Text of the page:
Privileged Access Management in Windows 2016 Active Directory

By Andrei Ungureanu - Last updated: Tuesday, May 3, 2016 - Save & Share - Leave a Comment

So this PAM (Privileged Access Management) stuff is something I thought I need to write it in English since there is not so much information about it. This feature is something that Microsoft is making a big fuss on how to use it with MIM (Microsoft Identity Manager) but not on how to leverage at least part of it if you don’t have MIM.

Some info on this new technology is here:

And from this link let’s look a little bit at the problems PAM is trying to solve:

A real concern for enterprises today is the uncertainty regarding resource access within an Active Directory environment. Particularly troubling is news about vulnerabilities, unauthorized privilege escalations, and other types of unauthorized access, including pass-the-hash, pass-the-ticket, spear phishing, and Kerberos compromises. All of these attack capabilities are a concern for enterprises.

Could their Active Directory environment already be compromised? If not, how long can it take an attacker to find and then compromise a Domain Admins account? After attackers achieve such access, what can stop them? How long can they lurk on the network with that access? How long can the environment be at risk before the compromise is detected? Attackers can leave backdoors (create a way that allows them to get back in but not using the normal procedures), perform data exfiltration, and carry out other exploits.

The goal of PAM is to change the timeframes in which these vulnerabilities can be exploited. Today, it’s too easy for attackers to obtain Domain Admins account credentials, and it’s too hard to discover these attacks after the fact. Along with other investments, PAM will make it harder for attackers to penetrate a network and obtain privileged account access. PAM adds protection to privileged groups that control access across a range of domain-joined computers and applications on those computers. It also adds more monitoring, more visibility, and more fine-grained controls so that organizations can see who their privileged administrators are, and what are they doing. PAM gives organizations more insight into how such administrative accounts are used in the environment.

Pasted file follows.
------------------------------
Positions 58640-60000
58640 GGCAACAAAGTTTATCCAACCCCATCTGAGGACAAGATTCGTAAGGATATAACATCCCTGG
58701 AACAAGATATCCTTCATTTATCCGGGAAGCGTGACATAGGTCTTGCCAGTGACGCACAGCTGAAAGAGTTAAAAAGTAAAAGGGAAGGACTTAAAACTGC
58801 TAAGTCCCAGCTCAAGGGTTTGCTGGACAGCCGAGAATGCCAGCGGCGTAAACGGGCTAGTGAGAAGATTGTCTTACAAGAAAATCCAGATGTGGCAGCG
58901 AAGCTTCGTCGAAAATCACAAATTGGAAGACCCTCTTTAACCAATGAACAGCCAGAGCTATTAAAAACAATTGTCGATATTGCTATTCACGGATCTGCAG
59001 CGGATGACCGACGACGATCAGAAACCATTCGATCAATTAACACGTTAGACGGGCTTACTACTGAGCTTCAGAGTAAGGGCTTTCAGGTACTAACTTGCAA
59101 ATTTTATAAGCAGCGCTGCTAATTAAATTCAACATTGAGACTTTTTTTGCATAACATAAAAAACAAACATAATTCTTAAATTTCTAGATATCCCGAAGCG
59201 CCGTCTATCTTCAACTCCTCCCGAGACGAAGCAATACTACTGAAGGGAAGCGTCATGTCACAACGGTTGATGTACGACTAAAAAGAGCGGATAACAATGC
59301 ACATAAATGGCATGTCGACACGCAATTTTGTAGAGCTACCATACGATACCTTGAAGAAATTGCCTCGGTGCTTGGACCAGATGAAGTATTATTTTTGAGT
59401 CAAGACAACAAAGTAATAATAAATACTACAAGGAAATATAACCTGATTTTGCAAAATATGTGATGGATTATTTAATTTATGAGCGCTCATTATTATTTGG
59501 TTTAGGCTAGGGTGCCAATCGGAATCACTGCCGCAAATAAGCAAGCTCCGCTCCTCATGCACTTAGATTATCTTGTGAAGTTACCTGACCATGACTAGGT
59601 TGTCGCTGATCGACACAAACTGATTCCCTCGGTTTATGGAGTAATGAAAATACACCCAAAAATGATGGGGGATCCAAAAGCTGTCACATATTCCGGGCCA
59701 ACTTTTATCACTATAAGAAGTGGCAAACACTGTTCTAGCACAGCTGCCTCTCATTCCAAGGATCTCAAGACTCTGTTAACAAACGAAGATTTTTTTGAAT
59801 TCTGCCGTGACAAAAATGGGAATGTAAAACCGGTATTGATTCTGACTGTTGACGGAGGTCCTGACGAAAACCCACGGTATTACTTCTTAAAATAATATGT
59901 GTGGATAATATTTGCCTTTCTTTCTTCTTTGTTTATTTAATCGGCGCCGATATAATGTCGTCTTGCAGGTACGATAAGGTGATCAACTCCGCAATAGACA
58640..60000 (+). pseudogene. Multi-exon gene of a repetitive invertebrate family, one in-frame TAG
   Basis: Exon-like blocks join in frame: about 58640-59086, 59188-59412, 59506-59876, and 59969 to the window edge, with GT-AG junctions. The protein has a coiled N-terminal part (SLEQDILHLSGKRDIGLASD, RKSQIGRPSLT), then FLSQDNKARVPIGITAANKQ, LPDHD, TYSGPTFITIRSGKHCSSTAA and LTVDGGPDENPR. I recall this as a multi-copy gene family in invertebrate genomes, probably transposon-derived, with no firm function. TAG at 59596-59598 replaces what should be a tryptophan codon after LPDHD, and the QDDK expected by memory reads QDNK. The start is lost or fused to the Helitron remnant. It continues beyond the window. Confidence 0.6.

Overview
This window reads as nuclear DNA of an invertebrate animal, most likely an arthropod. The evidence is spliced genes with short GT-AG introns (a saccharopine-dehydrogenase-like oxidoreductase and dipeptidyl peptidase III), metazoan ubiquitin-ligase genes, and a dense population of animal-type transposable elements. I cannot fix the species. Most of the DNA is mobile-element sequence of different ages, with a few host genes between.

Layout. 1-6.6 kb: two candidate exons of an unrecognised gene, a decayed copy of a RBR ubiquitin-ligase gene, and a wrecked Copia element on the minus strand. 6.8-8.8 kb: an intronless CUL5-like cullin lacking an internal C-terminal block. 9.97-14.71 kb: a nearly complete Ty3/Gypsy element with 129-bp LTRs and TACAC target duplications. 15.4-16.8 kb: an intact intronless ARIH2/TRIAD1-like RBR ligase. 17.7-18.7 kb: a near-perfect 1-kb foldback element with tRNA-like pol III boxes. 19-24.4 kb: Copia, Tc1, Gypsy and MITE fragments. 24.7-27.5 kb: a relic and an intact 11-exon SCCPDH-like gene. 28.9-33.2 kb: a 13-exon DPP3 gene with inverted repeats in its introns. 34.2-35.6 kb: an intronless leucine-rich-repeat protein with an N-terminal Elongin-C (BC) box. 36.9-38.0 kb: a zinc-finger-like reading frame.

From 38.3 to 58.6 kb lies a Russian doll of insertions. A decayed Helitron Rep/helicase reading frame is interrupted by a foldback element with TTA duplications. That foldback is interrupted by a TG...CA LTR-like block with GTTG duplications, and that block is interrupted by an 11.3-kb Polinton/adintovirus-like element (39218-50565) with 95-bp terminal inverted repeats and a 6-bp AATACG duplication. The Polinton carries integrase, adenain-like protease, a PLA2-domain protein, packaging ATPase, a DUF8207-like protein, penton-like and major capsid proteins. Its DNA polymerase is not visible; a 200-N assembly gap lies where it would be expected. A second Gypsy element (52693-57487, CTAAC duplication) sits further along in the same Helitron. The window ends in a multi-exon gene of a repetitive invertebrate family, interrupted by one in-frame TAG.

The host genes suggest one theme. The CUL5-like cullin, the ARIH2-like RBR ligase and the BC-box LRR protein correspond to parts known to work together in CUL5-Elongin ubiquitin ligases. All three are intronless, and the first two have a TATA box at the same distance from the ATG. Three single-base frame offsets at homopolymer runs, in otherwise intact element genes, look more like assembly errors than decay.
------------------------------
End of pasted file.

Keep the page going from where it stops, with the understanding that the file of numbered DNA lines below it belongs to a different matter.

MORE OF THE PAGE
So … here’s a quick look on how this new PAM is going to work:

– a new Active Directory forest will be created

– all privileged accounts will be created in the new forest (let’s call it a bastion Active Directory forest)

– the old production forest doesn’t require any upgrade (for now)

– a new type of trust will be created between these two forests (PIM Trust)

– shadow groups (a new type of objects available in WS 2016) will be created in the bastion forests

– each time an admin will need to execute his/her work, the account in the bastion forest will be used (and that account will have access in the production forest, without being a member of any privileged groups)

The following picture will give some more insight of the workflow:


And let’s get started. We have the new bastion forest. We have the trust set between these two forests and we’ll need to enable one more thing over this trust. Using NETDOM with the /ENABLEPIMTRUST option:


Note:My production forest is called WINDEV.NET and my bastion forest is called WINADM.NET (sorry if this is confusing, but initially I had these set for another purpose).

In the bastion forest, if we look in Active Directory Sites and Services console, we can see a new container called Shadow Principal Configuration and if we right click on it we have the option to create some new objects.


What we are interested in is the msDS-ShadowPrincipal (we can create these type of objects in some other parts of AD using Active Directory Users and Computers but for the scenario I am trying to show right now it doesn’t seem to produce the desired results; so let’s create this using Sites and Services).

The new object will need a name. The object will be a shadow of an existing object from the production forest. And I am trying to shadow the Server Admins group.



Find out the SID of the production group (get-adgroup should be simple enough – in the production forest).


Just two steps and we have the shadow created.


Let’s inspect the attributes of the new object:



Now let’s add members to this shadow group. The members need to be accounts from the same forest as the shadow group (the bastion forest). So, my admins we’ll get new accounts that we’ll be regular accounts in the bastion forest, but through the shadow group they’ll be able to get privileges in the production forest.

And I have such an account that I will use for this:


After this, the shadow group membership can be seen through the regular Active Directory Users and Computers console:


And now the test. I am logging on using the my “admin” account created in the bastion forest (WINADM), on a computer from the production forest (WINDEV).

Running whoami /groups will show me that in my token, I have the SID of my Server Admins group from the production forest (WINDEV).


Combine these with time limited group membership and you will make a big change in your Active Directory security. Please note that for now this is beta software. Do not use it in production environments.

For now I am still waiting for the official product documentation …

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